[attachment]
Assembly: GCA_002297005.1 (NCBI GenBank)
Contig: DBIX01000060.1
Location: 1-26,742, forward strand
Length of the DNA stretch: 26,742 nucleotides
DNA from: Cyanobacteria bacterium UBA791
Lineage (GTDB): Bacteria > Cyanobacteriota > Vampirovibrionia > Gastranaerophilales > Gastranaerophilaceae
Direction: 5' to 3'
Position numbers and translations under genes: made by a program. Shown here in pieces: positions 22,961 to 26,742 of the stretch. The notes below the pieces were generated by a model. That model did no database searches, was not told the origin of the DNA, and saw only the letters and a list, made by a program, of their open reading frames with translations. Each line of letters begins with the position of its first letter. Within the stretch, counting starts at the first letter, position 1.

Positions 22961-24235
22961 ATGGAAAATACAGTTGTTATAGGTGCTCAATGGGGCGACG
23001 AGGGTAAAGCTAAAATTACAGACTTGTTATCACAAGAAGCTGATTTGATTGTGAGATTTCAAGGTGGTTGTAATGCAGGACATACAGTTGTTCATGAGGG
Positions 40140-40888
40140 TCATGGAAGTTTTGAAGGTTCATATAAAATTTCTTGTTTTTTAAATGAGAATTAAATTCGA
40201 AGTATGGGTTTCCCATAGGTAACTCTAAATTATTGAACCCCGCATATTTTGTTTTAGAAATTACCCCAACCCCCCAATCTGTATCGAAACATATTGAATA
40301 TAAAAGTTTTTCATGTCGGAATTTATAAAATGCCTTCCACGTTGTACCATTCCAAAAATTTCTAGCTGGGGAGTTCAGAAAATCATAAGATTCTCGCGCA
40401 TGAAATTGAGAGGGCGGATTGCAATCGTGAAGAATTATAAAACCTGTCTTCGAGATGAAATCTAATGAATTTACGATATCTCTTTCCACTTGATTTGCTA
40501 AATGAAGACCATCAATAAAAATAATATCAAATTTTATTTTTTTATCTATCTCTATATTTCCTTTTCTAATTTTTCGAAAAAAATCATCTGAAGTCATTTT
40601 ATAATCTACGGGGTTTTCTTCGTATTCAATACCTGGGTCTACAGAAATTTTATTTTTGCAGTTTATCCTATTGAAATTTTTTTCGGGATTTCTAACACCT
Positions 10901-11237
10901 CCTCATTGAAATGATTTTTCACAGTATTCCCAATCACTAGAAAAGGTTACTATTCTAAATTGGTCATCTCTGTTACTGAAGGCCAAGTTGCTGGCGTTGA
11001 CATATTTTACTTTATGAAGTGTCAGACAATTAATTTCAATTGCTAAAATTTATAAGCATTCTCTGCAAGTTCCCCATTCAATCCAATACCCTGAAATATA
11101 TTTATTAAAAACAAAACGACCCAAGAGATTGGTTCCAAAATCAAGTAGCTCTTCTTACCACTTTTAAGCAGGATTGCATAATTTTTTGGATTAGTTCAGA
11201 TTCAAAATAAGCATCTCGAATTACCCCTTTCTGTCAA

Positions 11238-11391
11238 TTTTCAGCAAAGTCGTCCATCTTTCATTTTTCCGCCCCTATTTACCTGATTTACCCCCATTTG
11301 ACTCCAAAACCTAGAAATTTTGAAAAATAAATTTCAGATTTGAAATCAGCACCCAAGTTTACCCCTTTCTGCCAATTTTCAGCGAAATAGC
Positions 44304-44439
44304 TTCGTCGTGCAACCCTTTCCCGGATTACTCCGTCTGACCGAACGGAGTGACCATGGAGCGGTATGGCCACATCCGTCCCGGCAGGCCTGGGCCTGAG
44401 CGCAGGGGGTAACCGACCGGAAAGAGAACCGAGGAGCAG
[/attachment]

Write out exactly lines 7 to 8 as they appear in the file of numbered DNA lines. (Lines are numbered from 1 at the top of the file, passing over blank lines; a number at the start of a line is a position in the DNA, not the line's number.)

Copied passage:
Direction: 5' to 3'
Position numbers and translations under genes: made by a program. Shown here in pieces: positions 22,961 to 26,742 of the stretch. The notes below the pieces were generated by a model. That model did no database searches, was not told the origin of the DNA, and saw only the letters and a list, made by a program, of their open reading frames with translations. Each line of letters begins with the position of its first letter. Within the stretch, counting starts at the first letter, position 1.